Peacebuilding in the Philippines

International Alert's CEO Harriet Lamb made her first country visit to the Philippines in February, to gain a first-hand and in-depth understanding of our work in the region.

The Philippines is Alert's second largest country programme after the Democratic Republic of Congo. "I'm here to listen and to learn," said Lamb, who took up the post of CEO in November 2015.

Lamb was joined on her trip by representatives from the Swedish International Development Cooperation Agency, one of Alert's largest supporters, who likewise wanted to deepen their understanding of the Philippine conflict context and Alert's work in the country.

During her five-day visit, from 8–12 February, Lamb met with local journalists, partners and Alert staff, to familiarise herself with the various components of Alert’s work in the country.

A major part of this work seeks to address the interconnection between violent conflict and exclusion in the southern Philippine island of Mindanao. Lamb held meetings with our partners to discuss the peace processes with the Moro Islamic Liberation Front (MILF) and the National Democratic Front of the Philippines (NDFP). She also met with Teresita Quintos Deles, the Presidential Adviser on the Peace Process (pictured above right), and the heads of the House and Senate committees that heard the proposed Bangsamoro Basic Law (BBL), which aims to create the Bangsamoro, a potentially larger autonomous region for Muslim Filipinos in Mindanao.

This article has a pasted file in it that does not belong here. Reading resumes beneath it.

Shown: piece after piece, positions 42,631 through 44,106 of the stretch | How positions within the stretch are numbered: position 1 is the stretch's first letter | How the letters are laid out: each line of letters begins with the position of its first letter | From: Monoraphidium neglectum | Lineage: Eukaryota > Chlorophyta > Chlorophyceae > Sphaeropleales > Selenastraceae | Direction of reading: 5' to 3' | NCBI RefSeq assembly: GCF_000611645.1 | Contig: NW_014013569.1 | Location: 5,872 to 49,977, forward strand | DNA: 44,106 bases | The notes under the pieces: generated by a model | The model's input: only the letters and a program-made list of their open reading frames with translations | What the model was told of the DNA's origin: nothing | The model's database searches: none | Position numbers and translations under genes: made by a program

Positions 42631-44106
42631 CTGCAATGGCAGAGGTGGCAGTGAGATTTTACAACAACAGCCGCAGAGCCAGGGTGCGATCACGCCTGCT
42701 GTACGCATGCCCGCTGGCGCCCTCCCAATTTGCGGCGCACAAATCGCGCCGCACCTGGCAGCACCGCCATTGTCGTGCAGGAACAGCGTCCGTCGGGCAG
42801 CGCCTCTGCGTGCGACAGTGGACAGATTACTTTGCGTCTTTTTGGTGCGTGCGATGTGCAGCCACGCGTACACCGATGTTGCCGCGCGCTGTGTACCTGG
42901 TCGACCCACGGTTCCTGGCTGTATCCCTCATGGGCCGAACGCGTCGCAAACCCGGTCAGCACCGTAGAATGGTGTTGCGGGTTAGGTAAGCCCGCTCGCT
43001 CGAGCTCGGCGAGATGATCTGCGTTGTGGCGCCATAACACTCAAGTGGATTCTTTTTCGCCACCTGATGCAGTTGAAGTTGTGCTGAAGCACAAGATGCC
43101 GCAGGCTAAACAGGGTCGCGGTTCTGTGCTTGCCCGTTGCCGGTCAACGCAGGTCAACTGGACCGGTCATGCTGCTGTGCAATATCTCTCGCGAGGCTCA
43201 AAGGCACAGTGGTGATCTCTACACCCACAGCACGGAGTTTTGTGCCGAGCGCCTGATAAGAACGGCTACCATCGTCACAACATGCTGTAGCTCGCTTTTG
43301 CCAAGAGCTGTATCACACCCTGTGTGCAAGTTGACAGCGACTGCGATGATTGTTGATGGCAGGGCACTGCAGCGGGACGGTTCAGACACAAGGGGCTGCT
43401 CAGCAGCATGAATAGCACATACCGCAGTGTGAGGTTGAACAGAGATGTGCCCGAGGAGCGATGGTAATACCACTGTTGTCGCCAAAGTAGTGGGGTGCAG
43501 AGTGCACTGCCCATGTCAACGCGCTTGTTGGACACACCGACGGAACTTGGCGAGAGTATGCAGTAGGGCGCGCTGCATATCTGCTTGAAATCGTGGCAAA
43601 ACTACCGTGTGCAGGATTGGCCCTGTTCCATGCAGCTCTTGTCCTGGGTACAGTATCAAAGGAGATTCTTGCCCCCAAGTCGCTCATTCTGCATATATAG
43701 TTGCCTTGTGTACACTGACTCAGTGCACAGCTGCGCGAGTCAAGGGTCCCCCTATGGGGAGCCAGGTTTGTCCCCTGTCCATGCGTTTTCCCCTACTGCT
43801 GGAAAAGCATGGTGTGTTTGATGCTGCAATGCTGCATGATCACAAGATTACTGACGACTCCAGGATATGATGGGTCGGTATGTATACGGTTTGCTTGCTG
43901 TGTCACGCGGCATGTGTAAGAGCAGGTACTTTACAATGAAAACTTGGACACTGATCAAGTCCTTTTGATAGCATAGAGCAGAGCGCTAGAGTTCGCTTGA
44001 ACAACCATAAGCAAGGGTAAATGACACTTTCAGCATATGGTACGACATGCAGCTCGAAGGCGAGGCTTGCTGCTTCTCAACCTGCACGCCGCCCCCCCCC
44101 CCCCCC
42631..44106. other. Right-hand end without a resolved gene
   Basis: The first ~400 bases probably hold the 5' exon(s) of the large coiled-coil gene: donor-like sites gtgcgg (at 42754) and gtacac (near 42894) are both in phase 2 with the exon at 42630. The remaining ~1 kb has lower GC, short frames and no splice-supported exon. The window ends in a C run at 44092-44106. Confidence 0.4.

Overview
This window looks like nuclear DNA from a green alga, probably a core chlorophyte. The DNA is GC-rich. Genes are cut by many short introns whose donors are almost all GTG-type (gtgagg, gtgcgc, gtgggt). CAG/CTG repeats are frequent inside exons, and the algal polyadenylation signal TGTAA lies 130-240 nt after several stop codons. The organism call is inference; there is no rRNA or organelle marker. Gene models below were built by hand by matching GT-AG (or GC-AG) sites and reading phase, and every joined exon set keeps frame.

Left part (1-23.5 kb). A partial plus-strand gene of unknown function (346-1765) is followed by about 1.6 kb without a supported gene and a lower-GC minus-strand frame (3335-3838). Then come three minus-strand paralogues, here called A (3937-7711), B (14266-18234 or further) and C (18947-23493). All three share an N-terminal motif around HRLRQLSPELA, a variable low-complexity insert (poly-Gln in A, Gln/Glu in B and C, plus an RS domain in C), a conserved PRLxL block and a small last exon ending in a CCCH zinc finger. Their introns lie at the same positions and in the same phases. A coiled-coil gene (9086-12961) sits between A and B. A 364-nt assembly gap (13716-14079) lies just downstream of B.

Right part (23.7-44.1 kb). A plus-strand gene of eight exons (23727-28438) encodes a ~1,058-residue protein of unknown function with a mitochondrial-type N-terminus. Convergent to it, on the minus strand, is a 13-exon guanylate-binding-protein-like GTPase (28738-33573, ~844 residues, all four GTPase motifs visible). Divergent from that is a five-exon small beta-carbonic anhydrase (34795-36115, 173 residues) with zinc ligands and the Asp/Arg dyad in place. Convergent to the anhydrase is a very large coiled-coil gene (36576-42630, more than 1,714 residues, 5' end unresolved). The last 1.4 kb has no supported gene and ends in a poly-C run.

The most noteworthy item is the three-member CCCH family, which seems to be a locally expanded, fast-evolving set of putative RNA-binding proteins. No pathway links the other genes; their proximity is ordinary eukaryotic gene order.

Progress on the peace process between the government and MILF has been challenged by the non-passage of the BBL, while the peace process with the NDFP has suffered from a lack of trust between the communist insurgents and the government. Alert has called for a ceasefire through the national elections in May, and for presidential candidates to prioritise the resumption of peace talks between the NDFP and the government in their first 100 days in office.

"We wanted to showcase our successes, but also our challenges," said Alert’s Philippines Country Manager Francisco Lara Jr.

During her visit, Lamb was interviewed by journalists from local newspapers, an international news agency and a development media website. She was also a guest on ABS-CBN News Channel’s ‘Mornings@ANC’ and CNN Philippines’s 'Network News’ (watch here). In the interviews, Lamb highlighted the importance of underpinning peace with prosperity and of peacebuilding in general, and what she thought were the next steps forward for the proposed BBL.

A further focus during Lamb’s visit was 'conflict-sensitive economic governance’ (CSEG), a framework for preventing conflict that arises from economic or social change by bringing together businesses, local governments, and people's organisations and indigenous communities through dialogue and partnerships. Lamb met with faculty members of the Asian Institute of Management, who, with Alert, co-developed the CSEG curriculum in the Philippines and Myanmar, which has been delivered annually since 2012 to national and international participants. The group was joined by students who had gone through the programme, who shared how they have utilised the concepts and tools in addressing challenges they face in their work in high-risk and complex natural resource-rich areas.